You are the light of the world. You are the promoter of wisdom and the teacher of knowledge, you are the inspirational and thought provoking work of art, and you are the awe-inspiring stained glass mosaic. You are the light of the world.

Jesus then speaks of righteousness and that to be a part of the kingdom of God our righteousness must exceed that of the most religious of His day. This too is loaded because what is righteousness? Is it the legalistic keeping of a list of laws or is it something fundamentally different? It is light of the world; it is salt of the earth. It is living a life encouraging others to take a step out of fear and inspiring others to emerge from the shadows. It is adding flavor and providing healing. It is building the relationships and walking the pathways of life with others nurturing the fragile souls around us.

With the blessing comes the warning. The source of the salt and light does not originate in us, we cannot be salt and light without first receiving it from elsewhere. The origin of the light within and the flavor of life is God himself. If we lose our saltiness, if we misuse what has been given to us we stop the flow of his power to us. Our salt what we once used to encourage becomes no better than blowing sand stinging the skin and driving people away from the very God who loves them enough to come to live, teach and die for them.

Being salt and light is difficult, because it requires us to constantly refresh. We cycle in and out in a rhythm of life. It requires discipline, study, and a lot of work. It requires that we sacrifice ourselves so that someone else might be preserved.

We live in an era that needs more salt and light. We live in a time with great challenges that require inspiration to overcome. We live in a time of rapid change with fears that need to be dissolved and icy hearts that need melted. We live in a day seasoned so heavily that we cannot taste what is good. You are the salt of the earth; you are the light of the world. God so loved the world that he gave his only son, that whoever believes in him will not perish but have everlasting, or preserved life. You are, we are the ones God wants to use to facilitate the preservation of the world. How will we respond? Will we respond with coarse overpowering words and actions, or tactful flavorful deeds? Will we respond and will we be salt and light? Will we be a people loving God, Embracing the Holy Spirit, and living the love of Christ with others? And will you let God do His work through you?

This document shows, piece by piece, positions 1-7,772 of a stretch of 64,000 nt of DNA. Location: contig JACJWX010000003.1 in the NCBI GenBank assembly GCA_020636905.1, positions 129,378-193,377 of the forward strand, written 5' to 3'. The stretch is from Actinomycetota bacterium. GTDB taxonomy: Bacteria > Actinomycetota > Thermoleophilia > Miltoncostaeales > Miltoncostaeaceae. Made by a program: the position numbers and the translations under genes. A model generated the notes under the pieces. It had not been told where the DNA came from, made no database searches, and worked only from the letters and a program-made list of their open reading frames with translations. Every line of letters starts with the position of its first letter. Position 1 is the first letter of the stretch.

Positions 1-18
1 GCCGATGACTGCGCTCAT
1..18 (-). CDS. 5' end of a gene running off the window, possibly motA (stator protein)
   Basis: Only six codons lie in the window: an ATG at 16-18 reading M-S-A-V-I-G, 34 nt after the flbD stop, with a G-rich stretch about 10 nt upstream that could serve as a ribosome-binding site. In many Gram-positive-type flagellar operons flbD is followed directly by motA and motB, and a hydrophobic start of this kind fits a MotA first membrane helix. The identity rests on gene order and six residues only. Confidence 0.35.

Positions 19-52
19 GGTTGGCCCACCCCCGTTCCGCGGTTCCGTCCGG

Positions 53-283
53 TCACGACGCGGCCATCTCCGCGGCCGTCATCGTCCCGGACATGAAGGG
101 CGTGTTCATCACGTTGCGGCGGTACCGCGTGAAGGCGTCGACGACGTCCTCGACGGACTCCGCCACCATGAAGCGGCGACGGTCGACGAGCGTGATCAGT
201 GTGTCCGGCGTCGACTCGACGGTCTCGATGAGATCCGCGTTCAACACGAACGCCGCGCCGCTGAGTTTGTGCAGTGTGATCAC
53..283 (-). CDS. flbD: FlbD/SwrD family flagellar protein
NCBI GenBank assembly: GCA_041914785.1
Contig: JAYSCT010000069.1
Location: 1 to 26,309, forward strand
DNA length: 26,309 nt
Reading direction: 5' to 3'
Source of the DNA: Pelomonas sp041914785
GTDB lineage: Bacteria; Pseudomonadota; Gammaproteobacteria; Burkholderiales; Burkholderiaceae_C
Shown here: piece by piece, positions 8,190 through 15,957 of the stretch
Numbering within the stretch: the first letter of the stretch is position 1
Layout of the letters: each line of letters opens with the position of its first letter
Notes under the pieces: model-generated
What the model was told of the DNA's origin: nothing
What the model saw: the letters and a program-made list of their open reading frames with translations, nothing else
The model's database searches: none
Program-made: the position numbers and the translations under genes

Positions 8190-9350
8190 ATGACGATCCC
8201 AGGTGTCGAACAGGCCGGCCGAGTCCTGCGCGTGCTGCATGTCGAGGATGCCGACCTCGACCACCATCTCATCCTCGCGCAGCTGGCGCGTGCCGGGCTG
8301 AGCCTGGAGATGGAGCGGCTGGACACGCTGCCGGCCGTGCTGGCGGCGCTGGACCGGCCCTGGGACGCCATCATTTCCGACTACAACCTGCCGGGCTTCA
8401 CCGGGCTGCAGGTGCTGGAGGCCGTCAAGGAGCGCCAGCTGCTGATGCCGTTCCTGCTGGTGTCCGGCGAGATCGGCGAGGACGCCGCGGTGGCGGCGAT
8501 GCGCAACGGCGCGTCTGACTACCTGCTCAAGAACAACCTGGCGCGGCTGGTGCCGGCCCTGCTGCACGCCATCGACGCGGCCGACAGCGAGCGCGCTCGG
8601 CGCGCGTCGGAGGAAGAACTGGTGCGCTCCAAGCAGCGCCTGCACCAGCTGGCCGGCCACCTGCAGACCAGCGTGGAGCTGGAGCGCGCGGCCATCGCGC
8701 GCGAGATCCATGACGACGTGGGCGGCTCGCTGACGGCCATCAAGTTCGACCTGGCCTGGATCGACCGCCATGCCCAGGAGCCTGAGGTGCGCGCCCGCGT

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About jwquaker

I’m sure everyone wants to know who I am…well if you are viewing this page you do. I’m Jared Warner and I am a pastor or minister recorded in the Evangelical Friends Church Mid America Yearly Meeting. To give a short introduction to the EFC-MA, it is a group of evangelical minded Friends in the Missouri, Kansas, Oklahoma, Texas, and Colorado. We are also a part of the larger group called Evangelical Friends International, which as the name implies is an international group of Evangelical Friends. For many outside of the Friends or Quaker traditions you may ask what a recorded minister is: the short answer is that I have demistrated gifts of ministry that our Yearly Meeting has recorded in their minutes. To translate this into other terms I am an ordained pastor, but as Friends we believe that God ordaines and mankind can only record what God has already done. More about myself: I have a degree in crop science from Fort Hays State University, and a masters degree in Christian ministry from Friends University. Both of these universities are in Kansas. I lived most of my life in Kansas on a farm in the north central area, some may say the north west. I currently live and minister in the Kansas City, MO area and am a pastor in a programed Friends Meeting called Willow Creek Friends Church.

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Jared A. Warner